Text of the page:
“The big vision is help customers solve the challenges they can’t solve by using data.”
Through identifying a gap in the market - one growing larger as the importance of information heightens - Andrew Thomas is building a start-up centred on the idea of business intelligence (BI).
With the sale of Thomas Duryea Consulting to Logicalis now confirmed, Thomas is attempting to tap into a surge in big data analytics spending across Australia, with budgets now rivalling CRM software.
In drawing upon his experience of founding a leading infrastructure consultancy firm, and selling storage-based solutions to more than 500 customers in Australia, one overriding question remained for Thomas.
What about all that data?
Launched to the market in February 2017, AtlasPlato is a consulting firm focused on developing data-driven organisations, partnering with customers from the public, private, and not for profit sectors.
“At Thomas Duryea, customers would ask us if they could delete their data, and would question why they were keeping it in the first place,” he explained.
“We would be asked to assess it, age it and archive it and we started to understand that once 90 days clicked past, most people wouldn't access their data which meant that their storage was always increasing.”
After observing numerous BI projects, projects that were labour intensive and complex for IT departments, Thomas came to the conclusion that traditional methods seldom achieved business success.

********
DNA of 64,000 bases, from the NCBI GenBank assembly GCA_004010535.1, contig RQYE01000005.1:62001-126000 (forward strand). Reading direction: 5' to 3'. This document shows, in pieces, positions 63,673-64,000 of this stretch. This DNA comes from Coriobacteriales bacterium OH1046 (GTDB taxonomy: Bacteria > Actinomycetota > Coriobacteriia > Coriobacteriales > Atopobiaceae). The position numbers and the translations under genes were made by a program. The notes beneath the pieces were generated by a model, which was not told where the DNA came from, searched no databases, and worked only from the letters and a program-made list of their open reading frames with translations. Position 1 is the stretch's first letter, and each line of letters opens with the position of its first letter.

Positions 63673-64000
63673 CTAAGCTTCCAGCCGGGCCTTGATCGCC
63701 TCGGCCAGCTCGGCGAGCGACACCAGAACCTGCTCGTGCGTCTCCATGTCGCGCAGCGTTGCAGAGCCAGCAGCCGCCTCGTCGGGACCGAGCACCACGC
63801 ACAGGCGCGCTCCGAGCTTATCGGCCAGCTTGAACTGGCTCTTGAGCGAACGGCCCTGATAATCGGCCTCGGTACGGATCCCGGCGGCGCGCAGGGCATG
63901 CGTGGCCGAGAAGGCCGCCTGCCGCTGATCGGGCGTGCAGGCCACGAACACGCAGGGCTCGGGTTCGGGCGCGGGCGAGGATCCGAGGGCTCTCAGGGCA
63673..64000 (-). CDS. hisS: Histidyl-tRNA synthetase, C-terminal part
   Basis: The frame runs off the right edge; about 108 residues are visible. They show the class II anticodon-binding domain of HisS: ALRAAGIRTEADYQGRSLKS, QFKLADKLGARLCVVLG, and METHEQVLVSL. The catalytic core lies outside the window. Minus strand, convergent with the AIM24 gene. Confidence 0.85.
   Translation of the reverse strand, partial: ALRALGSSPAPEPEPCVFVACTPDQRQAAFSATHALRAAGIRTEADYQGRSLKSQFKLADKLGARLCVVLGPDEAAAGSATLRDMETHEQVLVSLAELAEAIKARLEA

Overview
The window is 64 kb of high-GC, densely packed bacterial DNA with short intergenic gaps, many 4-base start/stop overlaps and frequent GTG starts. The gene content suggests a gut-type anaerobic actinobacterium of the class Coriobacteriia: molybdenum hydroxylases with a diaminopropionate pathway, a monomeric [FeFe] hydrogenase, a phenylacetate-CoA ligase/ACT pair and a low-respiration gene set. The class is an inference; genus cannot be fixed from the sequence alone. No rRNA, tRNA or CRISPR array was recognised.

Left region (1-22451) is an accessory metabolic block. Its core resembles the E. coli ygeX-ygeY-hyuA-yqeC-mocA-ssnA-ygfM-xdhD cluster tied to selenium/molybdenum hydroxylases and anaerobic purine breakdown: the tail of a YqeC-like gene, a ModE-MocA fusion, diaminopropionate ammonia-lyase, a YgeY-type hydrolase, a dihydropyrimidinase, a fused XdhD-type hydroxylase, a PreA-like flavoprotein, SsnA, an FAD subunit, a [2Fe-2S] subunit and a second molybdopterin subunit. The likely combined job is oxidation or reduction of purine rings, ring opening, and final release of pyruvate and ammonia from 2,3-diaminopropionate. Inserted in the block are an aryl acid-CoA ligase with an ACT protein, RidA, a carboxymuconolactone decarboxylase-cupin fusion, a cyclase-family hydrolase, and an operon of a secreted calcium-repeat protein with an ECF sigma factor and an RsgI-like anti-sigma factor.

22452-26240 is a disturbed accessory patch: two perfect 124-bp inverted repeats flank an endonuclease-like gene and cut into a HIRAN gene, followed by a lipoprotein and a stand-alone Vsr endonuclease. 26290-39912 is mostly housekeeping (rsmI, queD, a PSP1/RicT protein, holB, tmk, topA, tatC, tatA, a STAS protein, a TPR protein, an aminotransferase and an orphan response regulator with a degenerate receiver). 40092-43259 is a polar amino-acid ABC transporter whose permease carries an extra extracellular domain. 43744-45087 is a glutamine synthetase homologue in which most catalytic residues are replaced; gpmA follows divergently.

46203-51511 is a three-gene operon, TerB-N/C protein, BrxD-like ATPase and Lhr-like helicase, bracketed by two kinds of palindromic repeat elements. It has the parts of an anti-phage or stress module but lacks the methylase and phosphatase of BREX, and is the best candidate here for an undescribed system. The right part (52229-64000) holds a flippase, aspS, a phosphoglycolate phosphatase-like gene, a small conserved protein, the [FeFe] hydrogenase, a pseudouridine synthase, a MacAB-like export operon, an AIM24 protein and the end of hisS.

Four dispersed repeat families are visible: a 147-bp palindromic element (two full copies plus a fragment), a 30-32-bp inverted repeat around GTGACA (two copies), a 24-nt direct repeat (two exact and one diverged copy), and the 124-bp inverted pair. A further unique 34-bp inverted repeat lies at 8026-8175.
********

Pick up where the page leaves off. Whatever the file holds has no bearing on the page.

Consequently, the serial entrepreneur has turned to emerging intelligent technologies such as machine learning and artificial intelligence, paving the way for new opportunities around creating data-driven enterprise.
“It’s about going in as high up the chain as possible, inside IT and simply asking what are the problems?” he said. “What are the biggest challenges facing your business right now?
“It’s not about going in and saying is BI a top priority on your list? But inevitably, information plays a huge part in whether you can solve those problems.”
Banking on increasing appetite for BI services and solutions, Thomas is operating in a market set for further big data analytics spending.
As reported by ARN, Australian enterprises are boosting big data analytics capability by investing more in tools and services, in a bid to bolster business processes and create new products and services.
According Telsyte findings, local demand for high volume data processing and real-time intelligence is growing strongly as organisations struggle to keep up with an explosion of data.
Specifically, budgets are increasing with 83 per cent of Australian CIOs planning to invest more on big data in 2017, including hardware, software and services.
Within this market, around a third of CIOs are looking to use big data analytics for sales and marketing applications, making it in the top three of line of business use cases, as specialised vertical plays also rise in prominence.
“If you think about solving the world's biggest problems, we aim to build intellectual property around verticals over time,” Thomas added.
“We’re coming in early and we will start to sell disruptive products and provide services around them. For example, as we sell solutions into insurance, we learn more about the vertical and begin to create an advantage in that space. Then we can do the same in healthcare, and finance and so on.”